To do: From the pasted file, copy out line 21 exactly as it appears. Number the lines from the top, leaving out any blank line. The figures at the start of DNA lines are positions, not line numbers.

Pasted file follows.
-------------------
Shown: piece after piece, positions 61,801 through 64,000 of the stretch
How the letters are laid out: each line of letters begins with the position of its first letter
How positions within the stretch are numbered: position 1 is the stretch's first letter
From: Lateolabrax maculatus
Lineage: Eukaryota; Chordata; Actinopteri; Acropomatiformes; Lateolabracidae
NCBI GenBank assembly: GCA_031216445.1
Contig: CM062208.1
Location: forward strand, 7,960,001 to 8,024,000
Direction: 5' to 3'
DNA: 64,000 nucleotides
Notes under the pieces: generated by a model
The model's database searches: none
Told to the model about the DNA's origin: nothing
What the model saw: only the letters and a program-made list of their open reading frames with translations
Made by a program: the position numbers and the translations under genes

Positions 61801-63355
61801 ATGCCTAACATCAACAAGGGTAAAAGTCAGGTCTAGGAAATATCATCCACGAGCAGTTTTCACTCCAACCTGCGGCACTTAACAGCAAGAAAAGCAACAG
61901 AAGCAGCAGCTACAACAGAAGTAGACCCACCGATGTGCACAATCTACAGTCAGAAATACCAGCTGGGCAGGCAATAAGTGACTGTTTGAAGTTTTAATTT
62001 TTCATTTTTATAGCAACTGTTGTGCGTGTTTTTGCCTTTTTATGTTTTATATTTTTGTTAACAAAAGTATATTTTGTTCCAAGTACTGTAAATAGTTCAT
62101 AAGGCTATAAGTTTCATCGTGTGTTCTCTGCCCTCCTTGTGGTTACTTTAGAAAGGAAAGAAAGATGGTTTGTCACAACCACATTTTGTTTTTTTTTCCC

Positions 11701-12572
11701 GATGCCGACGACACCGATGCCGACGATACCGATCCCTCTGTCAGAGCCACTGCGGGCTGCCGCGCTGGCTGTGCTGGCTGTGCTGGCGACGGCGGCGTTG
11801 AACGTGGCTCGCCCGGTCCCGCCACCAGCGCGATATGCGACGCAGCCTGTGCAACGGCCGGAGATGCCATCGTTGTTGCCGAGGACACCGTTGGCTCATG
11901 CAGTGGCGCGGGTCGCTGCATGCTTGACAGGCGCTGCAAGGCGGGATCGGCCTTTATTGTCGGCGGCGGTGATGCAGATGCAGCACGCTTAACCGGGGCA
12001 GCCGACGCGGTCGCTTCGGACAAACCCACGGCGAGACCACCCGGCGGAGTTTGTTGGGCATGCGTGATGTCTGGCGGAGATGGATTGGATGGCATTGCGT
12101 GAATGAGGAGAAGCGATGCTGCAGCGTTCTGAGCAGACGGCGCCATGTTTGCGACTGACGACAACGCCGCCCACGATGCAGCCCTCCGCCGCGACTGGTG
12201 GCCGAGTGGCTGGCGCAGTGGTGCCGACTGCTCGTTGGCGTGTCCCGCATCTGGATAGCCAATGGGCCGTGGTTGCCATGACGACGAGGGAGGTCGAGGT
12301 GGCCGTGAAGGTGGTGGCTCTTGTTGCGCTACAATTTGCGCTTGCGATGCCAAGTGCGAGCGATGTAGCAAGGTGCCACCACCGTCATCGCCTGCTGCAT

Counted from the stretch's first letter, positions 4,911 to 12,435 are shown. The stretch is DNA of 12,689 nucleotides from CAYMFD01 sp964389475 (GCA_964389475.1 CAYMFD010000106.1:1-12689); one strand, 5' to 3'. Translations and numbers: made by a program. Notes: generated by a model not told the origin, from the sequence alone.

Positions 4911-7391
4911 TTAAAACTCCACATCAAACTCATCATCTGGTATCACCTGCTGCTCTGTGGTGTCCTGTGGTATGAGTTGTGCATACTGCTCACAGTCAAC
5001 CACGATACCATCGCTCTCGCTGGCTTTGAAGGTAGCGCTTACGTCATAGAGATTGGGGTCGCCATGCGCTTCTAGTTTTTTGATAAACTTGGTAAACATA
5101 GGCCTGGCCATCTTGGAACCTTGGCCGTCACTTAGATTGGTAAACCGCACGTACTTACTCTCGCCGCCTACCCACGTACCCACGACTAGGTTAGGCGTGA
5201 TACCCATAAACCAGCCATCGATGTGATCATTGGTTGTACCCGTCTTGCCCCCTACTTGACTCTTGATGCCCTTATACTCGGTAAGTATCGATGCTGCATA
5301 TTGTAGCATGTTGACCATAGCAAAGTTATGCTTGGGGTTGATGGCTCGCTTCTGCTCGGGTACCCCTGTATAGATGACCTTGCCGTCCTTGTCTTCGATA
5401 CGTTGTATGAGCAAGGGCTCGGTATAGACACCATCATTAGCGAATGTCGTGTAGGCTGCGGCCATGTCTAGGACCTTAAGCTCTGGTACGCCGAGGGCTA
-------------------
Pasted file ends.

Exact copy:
Positions 11701-12572